Shallow groundwater systems are important as a source of water, for sustenance of stream baseflow, and for wetland and riparian ecosystems. They are also central to waterlogging, and dryland and irrigation salinity problems. Response time to hydrologic change and pollutant loadings is fast among shallow aquifiers, and it is important that hydrogeologists and natural resource managers understand the unsaturated zone processes which links human activity at the soil surface and the underlying groundwater, and vice versa. This volume of papers explores practical aspects of soil and surface water interactions with groundwater, including modelling of flow and contaminant transport in the unsaturated and saturated zones.
The International Association of Hydrogeologists (IAH) serves scientists, engineers and other professionals working in the field of groundwater resource planning, management and protection. IAH has two book series which are produced under the imprint of CRC Press in the Netherlands, part of the Taylor and Francis Group. IAH books have the common purpose of spreading the science and knowledge of hydrogeology and are products arising from IAH’s congresses and meetings, its commissions and networks, as well as a variety of other sources. Information is gathered from highly respected sources and include case studies, regional descriptions, analyses of sub-disciplines and outputs from major international programmes.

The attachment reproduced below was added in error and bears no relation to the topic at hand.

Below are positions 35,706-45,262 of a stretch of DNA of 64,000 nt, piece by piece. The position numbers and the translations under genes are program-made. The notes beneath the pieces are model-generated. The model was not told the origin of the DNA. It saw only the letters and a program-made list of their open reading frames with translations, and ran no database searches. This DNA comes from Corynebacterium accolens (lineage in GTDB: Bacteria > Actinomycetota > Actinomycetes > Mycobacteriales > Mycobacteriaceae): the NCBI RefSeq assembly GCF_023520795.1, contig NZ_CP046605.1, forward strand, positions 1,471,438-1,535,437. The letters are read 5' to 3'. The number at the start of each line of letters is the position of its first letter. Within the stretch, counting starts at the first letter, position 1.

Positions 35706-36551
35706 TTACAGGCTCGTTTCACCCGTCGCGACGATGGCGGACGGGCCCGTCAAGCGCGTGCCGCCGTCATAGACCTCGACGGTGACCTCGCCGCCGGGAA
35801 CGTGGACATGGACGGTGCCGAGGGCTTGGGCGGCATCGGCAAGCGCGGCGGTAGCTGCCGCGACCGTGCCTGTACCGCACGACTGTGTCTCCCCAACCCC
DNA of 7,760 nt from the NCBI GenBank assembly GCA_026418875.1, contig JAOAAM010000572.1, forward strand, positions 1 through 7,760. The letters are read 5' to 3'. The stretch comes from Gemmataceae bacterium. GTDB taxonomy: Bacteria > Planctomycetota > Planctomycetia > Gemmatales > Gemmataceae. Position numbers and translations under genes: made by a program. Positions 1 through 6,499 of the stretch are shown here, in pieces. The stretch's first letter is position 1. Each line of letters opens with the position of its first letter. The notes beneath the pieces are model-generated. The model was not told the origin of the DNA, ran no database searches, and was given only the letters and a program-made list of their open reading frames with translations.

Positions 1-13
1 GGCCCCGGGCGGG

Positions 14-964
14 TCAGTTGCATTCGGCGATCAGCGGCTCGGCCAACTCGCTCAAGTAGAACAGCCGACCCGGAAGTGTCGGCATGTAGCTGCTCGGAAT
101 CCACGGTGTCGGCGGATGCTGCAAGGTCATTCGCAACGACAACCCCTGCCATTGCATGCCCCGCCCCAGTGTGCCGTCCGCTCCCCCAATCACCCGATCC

International Contributions to Hydrogeology
The second series, International Contributions to Hydrogeology, the ‘blue books’, includes monographs on sub-disciplines of hydrogeology as well as outlets for major international investigatory programmes and collections of papers within a broad theme of international interest.
The first series is the Selected Papers, often referred to as the ‘green books’. These are collections of papers derived from Congress and other meetings which normally, but not always, were sponsored by IAH. They may also be a collection of papers derived from a programme of investigation that again need not necessarily have enjoyed direct IAH involvement.